Fig. 2

The changes of (A) plasma glucose, (C) insulin, (E) glucagon-like peptide-1 (GLP-1), (G) peptide YY (PYY), (I) active ghrelin levels, and (B, D, F, H, J) their incremental area under the curves (iAUCs), respectively, after each premeal supplementation. Data are mean±standard error of the mean. (A) For glucose, P for time was <0.001, P for preload was 0.102, and P for time-by-preload interaction was <0.001. (C) For insulin, P for time was <0.001, P for preload was 0.649, and P for time-by-preload interaction was <0.183. (E) For GLP-1, P for time was <0.001, P for preload was 0.096, and P for time-by-preload interaction was <0.001. (G) For PYY, P for time was <0.001, P for preload was 0.972, and P for time-by-preload interaction was <0.638. (I) For active ghrelin, P for time was 0.017, P for preload was 0.710, and P for time-by-preload interaction was 0.912. UB, usual bar; PFB, protein-enriched dietary fiber-fortified bar; AUC, area under the curve. aP<0.05 by post hoc analysis between PFB and water control, bP<0.05 by post hoc analysis both for PFB vs. UB and PFB vs. water control.

Fig. 3

Correlation analyses of the difference in energy intake for the first 30 minutes and the difference in the (A) insulin at 0 minute, (B) insulin at 30 minutes, (C) glucagon-like peptide-1 (GLP-1) at 0 minute, (D) GLP-1 at 30 minutes. (E) peptide YY (PYY) at 0 minute, (F) PYY at 30 minutes, (G) active ghrelin at 0 minute, and (H) active ghrelin at 30 minutes between the protein-enriched dietary fiber-fortified bar (PFB) and water preloads. Linear regression analysis was done for each parameter. The difference in insulin at 0 minutes, PYY at 0 minutes, and PYY at 30 minutes were only significantly correlated with the difference in energy intake for the first 30 minutes between the PFB and water preloads.

Table 1

Baseline characteristics of the subjects

Characteristic Value
Age, yr 31.4±8.6
Male sex 14 (70)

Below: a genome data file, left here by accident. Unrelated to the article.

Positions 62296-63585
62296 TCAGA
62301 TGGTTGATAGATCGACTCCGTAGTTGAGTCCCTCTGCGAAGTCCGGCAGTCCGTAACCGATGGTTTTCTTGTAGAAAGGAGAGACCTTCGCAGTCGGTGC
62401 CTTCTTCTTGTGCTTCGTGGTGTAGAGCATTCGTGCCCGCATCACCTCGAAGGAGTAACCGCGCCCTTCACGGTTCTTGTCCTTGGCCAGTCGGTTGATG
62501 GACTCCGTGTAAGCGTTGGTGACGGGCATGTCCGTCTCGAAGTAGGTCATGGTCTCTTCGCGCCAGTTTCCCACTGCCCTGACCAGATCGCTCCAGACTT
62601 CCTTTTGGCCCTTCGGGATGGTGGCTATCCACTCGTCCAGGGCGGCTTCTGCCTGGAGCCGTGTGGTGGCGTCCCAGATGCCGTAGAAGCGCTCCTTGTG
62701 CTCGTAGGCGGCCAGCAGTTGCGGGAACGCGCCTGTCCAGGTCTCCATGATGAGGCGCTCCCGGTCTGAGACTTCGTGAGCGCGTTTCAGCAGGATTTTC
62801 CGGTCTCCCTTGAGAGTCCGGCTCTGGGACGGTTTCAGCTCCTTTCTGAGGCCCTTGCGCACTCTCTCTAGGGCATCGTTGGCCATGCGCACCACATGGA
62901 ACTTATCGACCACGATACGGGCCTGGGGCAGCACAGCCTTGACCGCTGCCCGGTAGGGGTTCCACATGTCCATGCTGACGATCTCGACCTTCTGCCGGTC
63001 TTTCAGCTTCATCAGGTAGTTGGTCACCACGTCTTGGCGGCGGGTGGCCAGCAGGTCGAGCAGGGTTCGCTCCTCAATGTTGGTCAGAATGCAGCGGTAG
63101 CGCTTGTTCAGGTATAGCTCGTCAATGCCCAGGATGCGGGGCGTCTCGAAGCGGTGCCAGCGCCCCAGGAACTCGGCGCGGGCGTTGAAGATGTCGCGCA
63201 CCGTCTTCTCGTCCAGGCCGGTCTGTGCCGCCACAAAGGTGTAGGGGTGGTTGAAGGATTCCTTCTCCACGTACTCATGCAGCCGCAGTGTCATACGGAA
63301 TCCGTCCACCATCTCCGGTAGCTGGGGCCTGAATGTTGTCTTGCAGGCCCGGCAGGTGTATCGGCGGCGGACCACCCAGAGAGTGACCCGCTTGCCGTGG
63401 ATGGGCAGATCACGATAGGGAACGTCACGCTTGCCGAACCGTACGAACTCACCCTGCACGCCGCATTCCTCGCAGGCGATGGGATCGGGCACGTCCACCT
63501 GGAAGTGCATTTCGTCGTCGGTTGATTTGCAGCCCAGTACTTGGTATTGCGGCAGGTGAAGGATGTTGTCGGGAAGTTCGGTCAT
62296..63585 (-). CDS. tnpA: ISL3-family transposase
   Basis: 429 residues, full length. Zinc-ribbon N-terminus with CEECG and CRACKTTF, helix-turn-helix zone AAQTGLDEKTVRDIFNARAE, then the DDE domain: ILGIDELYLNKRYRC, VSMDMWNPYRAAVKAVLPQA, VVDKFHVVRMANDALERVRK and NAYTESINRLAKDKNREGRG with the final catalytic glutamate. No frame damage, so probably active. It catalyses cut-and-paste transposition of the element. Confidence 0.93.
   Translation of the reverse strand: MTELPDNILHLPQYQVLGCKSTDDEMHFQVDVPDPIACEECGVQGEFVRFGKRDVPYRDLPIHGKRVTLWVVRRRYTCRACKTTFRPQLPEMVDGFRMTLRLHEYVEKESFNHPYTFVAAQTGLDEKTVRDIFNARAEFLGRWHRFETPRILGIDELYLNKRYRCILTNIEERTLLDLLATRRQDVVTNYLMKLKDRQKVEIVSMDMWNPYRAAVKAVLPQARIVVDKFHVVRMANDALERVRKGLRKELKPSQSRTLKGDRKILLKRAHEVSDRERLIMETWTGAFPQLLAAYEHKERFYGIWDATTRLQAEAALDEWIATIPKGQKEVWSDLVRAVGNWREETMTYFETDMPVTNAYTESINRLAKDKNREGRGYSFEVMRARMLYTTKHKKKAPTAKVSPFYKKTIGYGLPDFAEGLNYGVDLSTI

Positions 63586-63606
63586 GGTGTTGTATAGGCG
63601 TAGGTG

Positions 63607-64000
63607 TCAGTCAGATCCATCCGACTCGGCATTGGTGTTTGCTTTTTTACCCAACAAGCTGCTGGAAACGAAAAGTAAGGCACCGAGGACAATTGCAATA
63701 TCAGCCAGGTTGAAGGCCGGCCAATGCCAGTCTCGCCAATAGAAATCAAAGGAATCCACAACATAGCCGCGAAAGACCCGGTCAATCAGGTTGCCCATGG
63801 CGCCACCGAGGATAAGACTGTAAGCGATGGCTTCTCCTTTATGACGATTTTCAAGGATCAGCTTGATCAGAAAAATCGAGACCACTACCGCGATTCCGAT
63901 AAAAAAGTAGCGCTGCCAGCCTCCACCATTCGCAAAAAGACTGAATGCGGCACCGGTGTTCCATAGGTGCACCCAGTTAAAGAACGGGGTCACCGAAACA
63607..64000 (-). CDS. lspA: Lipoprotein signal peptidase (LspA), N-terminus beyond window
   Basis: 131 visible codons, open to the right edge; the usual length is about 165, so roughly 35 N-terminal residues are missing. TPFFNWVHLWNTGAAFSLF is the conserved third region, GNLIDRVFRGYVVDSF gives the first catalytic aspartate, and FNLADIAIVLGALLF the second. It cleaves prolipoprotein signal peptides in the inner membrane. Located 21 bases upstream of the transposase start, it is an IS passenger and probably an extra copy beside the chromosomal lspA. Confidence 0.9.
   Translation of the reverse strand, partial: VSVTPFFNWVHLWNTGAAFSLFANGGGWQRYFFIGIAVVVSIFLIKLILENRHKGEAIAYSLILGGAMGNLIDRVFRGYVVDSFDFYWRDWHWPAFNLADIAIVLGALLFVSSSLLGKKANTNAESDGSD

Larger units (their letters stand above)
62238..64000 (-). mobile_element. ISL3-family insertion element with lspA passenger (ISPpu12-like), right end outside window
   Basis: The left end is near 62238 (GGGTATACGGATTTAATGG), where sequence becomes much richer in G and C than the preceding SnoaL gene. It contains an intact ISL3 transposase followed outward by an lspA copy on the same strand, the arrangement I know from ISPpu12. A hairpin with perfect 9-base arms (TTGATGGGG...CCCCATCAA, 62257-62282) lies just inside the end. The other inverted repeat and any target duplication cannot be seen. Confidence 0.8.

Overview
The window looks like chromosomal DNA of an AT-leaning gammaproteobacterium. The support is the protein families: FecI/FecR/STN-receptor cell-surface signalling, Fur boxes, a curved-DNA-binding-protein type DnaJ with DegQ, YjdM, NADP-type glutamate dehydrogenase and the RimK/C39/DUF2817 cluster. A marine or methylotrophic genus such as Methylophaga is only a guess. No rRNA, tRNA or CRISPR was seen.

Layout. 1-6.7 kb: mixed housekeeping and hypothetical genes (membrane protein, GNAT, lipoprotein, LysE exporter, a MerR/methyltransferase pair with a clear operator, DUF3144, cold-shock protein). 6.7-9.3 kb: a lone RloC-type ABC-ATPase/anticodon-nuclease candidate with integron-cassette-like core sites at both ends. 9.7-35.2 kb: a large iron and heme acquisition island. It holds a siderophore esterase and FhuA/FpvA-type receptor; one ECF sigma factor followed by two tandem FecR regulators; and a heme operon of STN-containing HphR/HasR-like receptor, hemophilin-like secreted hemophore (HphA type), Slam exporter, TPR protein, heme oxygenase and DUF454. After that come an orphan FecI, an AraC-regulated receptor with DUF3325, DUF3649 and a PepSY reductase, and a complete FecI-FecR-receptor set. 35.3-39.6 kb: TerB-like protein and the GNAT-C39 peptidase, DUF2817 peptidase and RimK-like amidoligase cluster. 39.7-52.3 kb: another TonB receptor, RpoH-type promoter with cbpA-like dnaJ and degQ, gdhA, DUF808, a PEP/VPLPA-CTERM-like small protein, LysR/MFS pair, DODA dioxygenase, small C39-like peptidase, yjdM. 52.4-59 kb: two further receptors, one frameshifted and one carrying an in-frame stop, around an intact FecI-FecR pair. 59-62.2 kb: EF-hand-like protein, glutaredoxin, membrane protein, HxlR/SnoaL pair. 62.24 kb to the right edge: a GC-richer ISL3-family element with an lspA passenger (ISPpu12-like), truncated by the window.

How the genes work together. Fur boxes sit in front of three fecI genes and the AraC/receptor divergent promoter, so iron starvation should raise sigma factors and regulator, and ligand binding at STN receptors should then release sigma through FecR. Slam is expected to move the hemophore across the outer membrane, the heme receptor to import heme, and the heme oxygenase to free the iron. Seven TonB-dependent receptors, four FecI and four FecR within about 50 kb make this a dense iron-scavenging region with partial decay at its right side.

Height, cm 168.9±8.8
Weight, kg 67.4±12.2
BMI, kg/m2 23.6±3.9
Systolic BP, mm Hg 117.7±12.2
Diastolic BP, mm Hg 75.4±10.1
Fasting glucose, mmol/L 4.92±0.55
HbA1c, % 5.2±0.3
Total cholesterol, mmol/L 4.84±0.95
Triglyceride, mmol/L 0.94±0.46
HDL-C, mmol/L 1.54±0.43
LDL-C, mmol/L 2.99±1.04
AST, IU/L 18.3±6.6
ALT, IU/L 19.8±12.4
Creatinine, μmol/L 79.6±17.7
Estimated GFR 98.2±18.3

Values are presented as mean±standard deviation or number (%).

BMI, body mass index; BP, blood pressure; HbA1c, glycosylated hemoglobin; HDL-C, high density lipoprotein cholesterol; LDL-C, low density lipoprotein cholesterol; AST, aspartate transaminase; ALT, alanine transaminase; GFR, glomerular filtration rate.

Table 2

Comparison of energy intake

Energy intake Premeal type P value
Water UB PFB ANOVA Water vs. UBa Water vs. PFBa UB vs. PFBa
Total energy intake 0–30 min, kcal 713.5±219.1 738.5±294.3 666.5±327.5 0.161 NA NA NA
Test meal intake 0–30 min, kcal 713.5±219.1 665.5±294.3 593.5±327.5 <0.001 0.198 0.041 0.041
Total energy intake 0–120 min, kcal 1,075.0±508.0 1,013.1±499.3 904.4±534.9 0.008 0.471 0.016 0.078
Test meal intake 0–120 min, kcal 1,075.0±508.0 940.1±499.3 831.4±534.9 <0.001 0.044 0.001 0.078
Water intake 526.0±190.2 541.5±273.5 544.0±237.9 0.922 NA NA NA

Values are presented as mean±standard deviation.

UB, usual bar; PFB, protein-enriched dietary fiber-fortified bar; ANOVA, analysis of variance.

aP value was calculated by Tukey's post hoc analysis when the P for ANOVA was <0.05.